"If anything, our report is a leading bell-ringer that says, 'Look, it's time for people to start thinking about this and start to put together some strategies," said Sandy Hauserman, senior vice president, worldwide environmental specialty practice leader, at Guy Carpenter & Co. Inc. He was referring to the international reinsurance intermediary's new report--"Nanotechnology: The Plastics of the 21st Century?"
The title implies that nanotechnology holds huge promise for businesses and the world in the near future, but the report also explores the technology's big question marks. Hauserman said that nanotechnology exposures could spread across multiple coverage lines, such as products, general and professional liability; workers' compensation; errors and omissions; environmental; and even property.
Industries already engaged in the exploration of the beyond-microscopic products are confronted with a lot of questions, said Hauserman, when it comes to current regulation.
As the report explained, current regulations in the United States and the European Union fail to differentiate between normal-sized products and those at a nanoscale. Instruments used to detect toxins can't do so with nanoscale matter.
However, a window of opportunity is open today for insurers to work with governments to design new regulations.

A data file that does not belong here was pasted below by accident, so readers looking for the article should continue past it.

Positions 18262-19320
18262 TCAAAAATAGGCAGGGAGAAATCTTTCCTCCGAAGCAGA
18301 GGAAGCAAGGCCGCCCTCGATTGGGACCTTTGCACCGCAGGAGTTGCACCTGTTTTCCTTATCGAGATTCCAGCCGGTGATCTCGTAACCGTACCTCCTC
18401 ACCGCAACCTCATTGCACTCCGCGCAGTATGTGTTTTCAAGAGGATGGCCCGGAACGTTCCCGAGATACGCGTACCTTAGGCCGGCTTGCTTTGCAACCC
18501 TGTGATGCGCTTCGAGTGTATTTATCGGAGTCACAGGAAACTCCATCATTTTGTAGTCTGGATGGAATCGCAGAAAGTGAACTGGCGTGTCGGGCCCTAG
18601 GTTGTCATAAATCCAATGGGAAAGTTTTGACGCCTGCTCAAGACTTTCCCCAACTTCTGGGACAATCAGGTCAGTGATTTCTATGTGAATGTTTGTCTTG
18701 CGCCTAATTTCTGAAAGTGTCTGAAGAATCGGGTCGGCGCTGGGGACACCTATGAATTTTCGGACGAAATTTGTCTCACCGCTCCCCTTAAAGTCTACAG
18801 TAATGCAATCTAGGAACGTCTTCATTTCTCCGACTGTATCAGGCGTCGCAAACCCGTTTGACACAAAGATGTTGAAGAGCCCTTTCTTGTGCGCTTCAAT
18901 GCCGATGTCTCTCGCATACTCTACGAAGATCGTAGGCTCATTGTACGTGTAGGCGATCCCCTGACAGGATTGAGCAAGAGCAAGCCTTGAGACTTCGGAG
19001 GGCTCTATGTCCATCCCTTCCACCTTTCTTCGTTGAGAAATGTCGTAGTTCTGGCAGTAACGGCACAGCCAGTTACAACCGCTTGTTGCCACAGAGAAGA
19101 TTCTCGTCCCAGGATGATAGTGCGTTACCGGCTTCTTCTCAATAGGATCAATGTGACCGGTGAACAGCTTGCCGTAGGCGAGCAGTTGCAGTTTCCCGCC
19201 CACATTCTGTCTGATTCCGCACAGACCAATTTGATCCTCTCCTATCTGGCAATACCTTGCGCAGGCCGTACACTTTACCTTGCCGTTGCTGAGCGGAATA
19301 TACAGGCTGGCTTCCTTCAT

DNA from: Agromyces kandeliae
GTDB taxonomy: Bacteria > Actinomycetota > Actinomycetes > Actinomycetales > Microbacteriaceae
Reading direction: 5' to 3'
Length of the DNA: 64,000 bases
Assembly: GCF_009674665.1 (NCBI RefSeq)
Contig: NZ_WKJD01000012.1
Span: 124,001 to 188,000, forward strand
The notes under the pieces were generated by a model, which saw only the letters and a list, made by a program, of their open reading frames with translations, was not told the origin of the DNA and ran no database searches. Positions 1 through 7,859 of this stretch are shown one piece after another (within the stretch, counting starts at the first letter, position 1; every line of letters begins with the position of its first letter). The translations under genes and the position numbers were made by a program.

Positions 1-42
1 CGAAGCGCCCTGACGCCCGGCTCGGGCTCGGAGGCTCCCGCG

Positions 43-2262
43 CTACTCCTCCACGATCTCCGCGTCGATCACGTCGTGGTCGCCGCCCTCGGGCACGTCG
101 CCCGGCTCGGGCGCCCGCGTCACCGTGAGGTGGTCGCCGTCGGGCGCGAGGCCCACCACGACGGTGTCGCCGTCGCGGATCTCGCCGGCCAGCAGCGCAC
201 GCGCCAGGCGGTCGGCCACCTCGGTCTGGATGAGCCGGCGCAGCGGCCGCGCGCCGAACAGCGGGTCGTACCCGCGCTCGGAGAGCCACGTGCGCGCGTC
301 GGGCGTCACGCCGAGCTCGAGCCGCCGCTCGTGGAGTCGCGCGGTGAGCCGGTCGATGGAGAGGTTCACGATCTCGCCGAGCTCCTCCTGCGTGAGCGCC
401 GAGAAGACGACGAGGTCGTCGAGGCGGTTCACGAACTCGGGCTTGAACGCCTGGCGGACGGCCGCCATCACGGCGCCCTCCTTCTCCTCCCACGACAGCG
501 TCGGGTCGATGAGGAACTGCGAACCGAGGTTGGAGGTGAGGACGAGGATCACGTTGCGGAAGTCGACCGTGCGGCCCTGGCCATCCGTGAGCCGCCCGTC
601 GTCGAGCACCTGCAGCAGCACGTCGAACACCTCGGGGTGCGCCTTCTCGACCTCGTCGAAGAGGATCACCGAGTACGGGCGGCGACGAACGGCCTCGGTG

"Because we know so little about the risks associated with this technology as an industry," said Hauserman, "we must be part of the discussion."
Nanotechnology is based on the scientific phenomenon that substances take on different qualities when they're broken down into the atomic and molecular size. Scientists can then manipulate these smallest of particles to create whole new materials, tools and devices.
Nanotechnology products are already used in as many as 30 consumer products, including sunscreen and air conditioners. By 2015, at least $1 trillion's worth of products using nanotechnology will be on the market, according to estimates from the National Science Foundation.
Guy Carpenter prepared the report in conjunction with Dr. Robert Blaunstein, national director of loss control for the American Safety Insurance Co.
October 1, 2006
Copyright 2006© LRP Publications